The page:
A couple’s happy house hunting turns into a nightmarish trap in Lorcan Finnegan’s pristine distortion of the housing crisis
All messed up and nowhere to go: welcome to Yonder, a cereal box neighbourhood that has trapped young couple Gemma (Imogen Poots) and Tom (Jesse Eisenberg) in its neverending clutches. The pair were hunting for their first home together and ended up in a maze of a home estate, impossible to escape from.
The resemblances with every dystopian bottle Black Mirror episode are almost overwhelming. Two healthy, attractive young things take a chance on a stranger – uncanny, sure, but harmless, right? – and find themselves in some kind of mousetrap. After visiting house number 9, Gemma and Tom try to leave, but every road takes them back to where they started.
It’s a perversely curious premise, a lab experiment of a relationship drama. Will they first turn against each other, or dig themselves into the ground? How do you cry for salvation when you don’t even know where the danger is coming from? But the problem with Vivarium is that every question, as urgent and pertinent as it is, adds itself to the pile – by the end of the story, there’s little more satisfaction and still the sense, 98 minutes later, that this has all made for an interesting 10 minutes of exposition, waiting for something greater.
Lorcan Finnegan’s pristine nightmare is full of promise, and that’s where it fails. With every deeper threat, every eerie wrong turn, there’s an unspoken feeling: “Wait for it, this will make sense later,” you think, only for no further sense to emerge. Vivarium offers a hall of mirrors, a trip down the rabbit hole and straight into hell. While fans of challenging, unsettling sci-fi might flock to this initially, what do you do when you’re just left stuck there?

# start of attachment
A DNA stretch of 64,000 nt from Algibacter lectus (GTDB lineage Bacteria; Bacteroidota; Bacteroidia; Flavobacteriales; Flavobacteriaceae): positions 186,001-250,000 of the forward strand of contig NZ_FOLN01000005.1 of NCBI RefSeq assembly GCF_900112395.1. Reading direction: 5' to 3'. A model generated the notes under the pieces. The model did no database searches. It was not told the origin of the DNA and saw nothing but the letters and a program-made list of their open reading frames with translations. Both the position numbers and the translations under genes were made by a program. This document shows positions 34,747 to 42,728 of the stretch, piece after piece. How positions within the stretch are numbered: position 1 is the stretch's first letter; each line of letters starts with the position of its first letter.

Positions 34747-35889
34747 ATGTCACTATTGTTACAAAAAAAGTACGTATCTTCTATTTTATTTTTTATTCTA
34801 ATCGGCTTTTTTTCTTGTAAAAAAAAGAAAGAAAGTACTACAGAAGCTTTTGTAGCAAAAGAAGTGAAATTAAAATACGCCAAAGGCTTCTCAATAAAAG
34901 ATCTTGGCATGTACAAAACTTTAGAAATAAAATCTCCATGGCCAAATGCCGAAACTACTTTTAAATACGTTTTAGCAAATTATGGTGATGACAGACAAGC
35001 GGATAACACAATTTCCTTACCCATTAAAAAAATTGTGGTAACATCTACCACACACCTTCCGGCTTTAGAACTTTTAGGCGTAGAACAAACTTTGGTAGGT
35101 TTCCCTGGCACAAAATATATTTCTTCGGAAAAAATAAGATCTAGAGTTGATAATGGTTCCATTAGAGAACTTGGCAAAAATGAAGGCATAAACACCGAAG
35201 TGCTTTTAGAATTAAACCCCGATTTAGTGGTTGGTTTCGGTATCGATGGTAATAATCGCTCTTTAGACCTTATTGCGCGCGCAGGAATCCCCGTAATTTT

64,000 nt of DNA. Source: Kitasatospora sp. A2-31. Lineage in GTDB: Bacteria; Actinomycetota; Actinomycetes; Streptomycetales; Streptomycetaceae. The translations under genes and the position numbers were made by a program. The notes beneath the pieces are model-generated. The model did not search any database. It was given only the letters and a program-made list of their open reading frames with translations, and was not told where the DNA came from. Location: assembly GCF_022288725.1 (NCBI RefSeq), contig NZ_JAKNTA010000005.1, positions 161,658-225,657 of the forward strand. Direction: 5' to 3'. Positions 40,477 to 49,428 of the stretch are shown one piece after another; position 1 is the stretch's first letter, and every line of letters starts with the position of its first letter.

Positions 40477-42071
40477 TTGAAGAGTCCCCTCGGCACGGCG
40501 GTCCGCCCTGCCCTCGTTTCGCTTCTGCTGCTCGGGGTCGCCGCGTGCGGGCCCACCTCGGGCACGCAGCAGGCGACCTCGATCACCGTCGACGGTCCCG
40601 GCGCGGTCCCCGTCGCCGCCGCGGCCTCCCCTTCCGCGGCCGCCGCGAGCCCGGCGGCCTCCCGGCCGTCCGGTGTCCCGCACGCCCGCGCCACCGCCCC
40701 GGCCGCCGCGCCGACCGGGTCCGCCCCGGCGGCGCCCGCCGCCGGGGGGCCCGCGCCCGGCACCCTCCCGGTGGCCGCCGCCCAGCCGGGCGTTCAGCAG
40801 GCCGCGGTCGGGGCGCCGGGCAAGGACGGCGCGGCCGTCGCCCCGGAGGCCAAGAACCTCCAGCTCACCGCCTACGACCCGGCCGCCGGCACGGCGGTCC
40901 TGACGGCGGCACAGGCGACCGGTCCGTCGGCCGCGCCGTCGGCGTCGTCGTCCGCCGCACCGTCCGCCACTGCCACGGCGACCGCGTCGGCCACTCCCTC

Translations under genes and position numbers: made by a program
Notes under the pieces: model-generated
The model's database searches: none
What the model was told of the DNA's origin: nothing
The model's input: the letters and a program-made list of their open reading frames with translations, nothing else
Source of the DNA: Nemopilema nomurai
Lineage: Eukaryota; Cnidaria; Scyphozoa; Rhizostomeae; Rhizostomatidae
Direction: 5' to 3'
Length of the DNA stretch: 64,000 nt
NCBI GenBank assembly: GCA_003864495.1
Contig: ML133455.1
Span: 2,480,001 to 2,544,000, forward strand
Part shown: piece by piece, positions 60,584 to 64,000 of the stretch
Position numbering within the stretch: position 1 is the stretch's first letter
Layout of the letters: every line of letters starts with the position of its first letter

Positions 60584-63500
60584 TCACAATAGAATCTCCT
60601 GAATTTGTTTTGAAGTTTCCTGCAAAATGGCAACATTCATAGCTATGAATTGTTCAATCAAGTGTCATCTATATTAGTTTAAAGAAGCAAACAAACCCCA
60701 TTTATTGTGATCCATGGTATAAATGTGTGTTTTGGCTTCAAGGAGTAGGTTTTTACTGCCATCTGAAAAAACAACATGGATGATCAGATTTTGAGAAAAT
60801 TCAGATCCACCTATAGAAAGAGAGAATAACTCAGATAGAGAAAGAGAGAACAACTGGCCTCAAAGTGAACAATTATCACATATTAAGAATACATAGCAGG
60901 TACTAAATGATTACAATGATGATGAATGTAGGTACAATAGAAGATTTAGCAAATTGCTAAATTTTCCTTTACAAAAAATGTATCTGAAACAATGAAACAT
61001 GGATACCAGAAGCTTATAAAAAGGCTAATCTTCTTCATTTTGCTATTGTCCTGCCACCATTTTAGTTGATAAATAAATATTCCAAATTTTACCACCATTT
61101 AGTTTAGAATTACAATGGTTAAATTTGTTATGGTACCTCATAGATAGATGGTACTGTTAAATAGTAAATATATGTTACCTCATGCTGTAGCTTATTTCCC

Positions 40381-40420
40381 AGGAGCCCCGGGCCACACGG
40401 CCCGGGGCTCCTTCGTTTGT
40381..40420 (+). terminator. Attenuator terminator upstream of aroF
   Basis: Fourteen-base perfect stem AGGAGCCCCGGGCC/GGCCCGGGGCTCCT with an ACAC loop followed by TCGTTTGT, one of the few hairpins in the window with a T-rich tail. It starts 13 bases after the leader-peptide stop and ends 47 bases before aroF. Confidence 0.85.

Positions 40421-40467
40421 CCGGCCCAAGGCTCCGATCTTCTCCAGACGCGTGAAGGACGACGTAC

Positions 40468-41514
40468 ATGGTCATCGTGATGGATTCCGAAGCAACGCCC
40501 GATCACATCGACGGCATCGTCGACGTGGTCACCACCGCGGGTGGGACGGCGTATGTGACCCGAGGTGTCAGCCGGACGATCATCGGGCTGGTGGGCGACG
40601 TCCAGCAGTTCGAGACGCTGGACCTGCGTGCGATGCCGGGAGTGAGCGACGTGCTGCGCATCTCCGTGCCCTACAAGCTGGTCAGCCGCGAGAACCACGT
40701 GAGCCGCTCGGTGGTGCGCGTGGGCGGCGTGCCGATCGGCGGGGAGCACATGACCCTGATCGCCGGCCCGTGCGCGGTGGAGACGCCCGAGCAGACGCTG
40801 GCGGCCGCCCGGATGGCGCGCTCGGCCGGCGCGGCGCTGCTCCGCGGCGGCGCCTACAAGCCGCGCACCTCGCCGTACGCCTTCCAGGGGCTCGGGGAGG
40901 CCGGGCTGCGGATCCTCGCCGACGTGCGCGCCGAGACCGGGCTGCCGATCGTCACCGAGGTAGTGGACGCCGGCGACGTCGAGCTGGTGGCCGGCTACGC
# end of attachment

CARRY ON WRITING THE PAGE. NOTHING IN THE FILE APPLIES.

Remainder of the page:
At least the viewer is in sturdy company. Eisenberg proves himself once more as a master of neurosis, operating in unflappable stares and jittery body language to communicate the impossible frustration of losing control of your life. He’s well-matched by Poots, as the couple might not have immense romantic chemistry, but their dynamic here works better as two opposites, a pair of magnets vaguely circling and remaining drawn to one another, without ever fully clicking. Her wide eyes and sensitive locution aim for tenderness in a world turned sterile.
But Gemma’s tenderness is quickly taken advantage of. The search for a new home turns into a meditation on how to build a family, which then asks how to define motherhood. It’s an incomplete approximation, one that drops a baby in a cardboard box outside number 9’s front door in silence. A printed instruction says to raise the child and Gemma and Tom will be released, but then, as the film becomes punctuated by the child’s three stages of life (baby, young boy, young man), no further dots are connected as to how house-hunting turned into parenting, when this parenting challenge will set them free, and what exactly this baby/child/man is – one thing’s for sure, he certainly isn’t human.
It’s ambitious but ultimately clumsy existentialism, stretching elastic hypotheses about all that a new home can entail, both idyllic and nightmarish, and then animating sci-fi fantasy hallucinations for no good reason, before jumping to conclusions that ultimately just fall into the holes this very logic tried to set up.
If Vivarium was a house, it would be one made of cards. Paper walls, maybe a cardboard roof. It’s built with good-looking and sound-minded intentions, but cannot weather the smallest puff of wind. Everything crumbles in frustration. All that remains is rubble, and a fog of thick, impenetrable smoke, where a bright new future should have been.
Vivarium is available on VOD platforms from 27 March.Find showtimes nearby